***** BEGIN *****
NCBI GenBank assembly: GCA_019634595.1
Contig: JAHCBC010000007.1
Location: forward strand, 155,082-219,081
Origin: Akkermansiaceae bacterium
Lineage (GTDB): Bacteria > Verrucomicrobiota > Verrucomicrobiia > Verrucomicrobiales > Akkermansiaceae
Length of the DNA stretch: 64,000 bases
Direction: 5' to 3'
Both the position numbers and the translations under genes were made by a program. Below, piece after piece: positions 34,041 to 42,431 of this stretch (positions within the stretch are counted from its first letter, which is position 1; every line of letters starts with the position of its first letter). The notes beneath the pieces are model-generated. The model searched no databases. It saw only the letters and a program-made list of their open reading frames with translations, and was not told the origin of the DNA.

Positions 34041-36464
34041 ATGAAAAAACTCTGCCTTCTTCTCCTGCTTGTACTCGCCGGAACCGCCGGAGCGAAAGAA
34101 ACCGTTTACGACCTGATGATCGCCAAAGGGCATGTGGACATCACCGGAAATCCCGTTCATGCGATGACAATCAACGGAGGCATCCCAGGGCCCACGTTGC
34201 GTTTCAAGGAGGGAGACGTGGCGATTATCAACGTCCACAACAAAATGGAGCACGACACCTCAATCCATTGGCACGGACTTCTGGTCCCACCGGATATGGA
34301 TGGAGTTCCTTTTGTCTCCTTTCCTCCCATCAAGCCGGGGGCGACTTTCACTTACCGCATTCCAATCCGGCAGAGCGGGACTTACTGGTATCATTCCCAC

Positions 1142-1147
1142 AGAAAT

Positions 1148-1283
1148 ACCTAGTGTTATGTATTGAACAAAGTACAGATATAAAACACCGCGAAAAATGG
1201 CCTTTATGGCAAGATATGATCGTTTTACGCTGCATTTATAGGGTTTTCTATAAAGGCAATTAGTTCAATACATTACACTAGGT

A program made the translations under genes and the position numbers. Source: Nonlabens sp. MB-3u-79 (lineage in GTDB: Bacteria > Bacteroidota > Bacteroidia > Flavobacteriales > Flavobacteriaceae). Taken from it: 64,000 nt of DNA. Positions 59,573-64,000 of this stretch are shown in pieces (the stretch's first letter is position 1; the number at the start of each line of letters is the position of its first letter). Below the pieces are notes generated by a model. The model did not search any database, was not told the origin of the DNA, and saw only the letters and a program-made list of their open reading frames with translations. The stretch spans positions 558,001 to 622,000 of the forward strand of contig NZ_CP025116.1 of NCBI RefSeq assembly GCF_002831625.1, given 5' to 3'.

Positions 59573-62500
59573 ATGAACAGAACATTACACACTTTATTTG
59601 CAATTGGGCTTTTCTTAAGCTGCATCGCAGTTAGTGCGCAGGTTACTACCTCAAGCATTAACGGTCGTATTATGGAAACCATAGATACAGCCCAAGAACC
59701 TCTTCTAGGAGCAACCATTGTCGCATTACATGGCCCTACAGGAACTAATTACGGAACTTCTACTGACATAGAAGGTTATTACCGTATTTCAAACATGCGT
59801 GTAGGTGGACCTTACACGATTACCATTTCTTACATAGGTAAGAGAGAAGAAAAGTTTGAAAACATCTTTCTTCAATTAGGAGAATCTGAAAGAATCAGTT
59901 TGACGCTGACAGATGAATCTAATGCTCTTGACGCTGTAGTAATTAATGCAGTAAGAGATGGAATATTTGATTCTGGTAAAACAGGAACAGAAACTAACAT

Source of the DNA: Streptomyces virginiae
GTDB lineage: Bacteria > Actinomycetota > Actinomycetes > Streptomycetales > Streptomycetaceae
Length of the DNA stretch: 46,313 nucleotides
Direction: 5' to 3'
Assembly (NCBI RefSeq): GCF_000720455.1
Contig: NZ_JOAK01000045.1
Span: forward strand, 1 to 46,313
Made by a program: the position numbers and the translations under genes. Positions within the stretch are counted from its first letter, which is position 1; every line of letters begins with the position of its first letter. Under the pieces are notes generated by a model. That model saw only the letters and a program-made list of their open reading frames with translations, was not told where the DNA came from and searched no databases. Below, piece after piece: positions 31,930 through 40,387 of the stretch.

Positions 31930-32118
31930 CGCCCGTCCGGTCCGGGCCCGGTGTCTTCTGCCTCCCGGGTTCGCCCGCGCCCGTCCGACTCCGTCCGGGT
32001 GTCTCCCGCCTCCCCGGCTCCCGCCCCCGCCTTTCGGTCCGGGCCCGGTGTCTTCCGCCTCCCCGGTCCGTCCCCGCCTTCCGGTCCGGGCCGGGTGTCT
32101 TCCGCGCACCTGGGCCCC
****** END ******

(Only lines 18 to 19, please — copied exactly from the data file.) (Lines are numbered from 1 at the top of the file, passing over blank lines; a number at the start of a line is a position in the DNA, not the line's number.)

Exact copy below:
1201 CCTTTATGGCAAGATATGATCGTTTTACGCTGCATTTATAGGGTTTTCTATAAAGGCAATTAGTTCAATACATTACACTAGGT

A program made the translations under genes and the position numbers. Source: Nonlabens sp. MB-3u-79 (lineage in GTDB: Bacteria > Bacteroidota > Bacteroidia > Flavobacteriales > Flavobacteriaceae). Taken from it: 64,000 nt of DNA. Positions 59,573-64,000 of this stretch are shown in pieces (the stretch's first letter is position 1; the number at the start of each line of letters is the position of its first letter). Below the pieces are notes generated by a model. The model did not search any database, was not told the origin of the DNA, and saw only the letters and a program-made list of their open reading frames with translations. The stretch spans positions 558,001 to 622,000 of the forward strand of contig NZ_CP025116.1 of NCBI RefSeq assembly GCF_002831625.1, given 5' to 3'.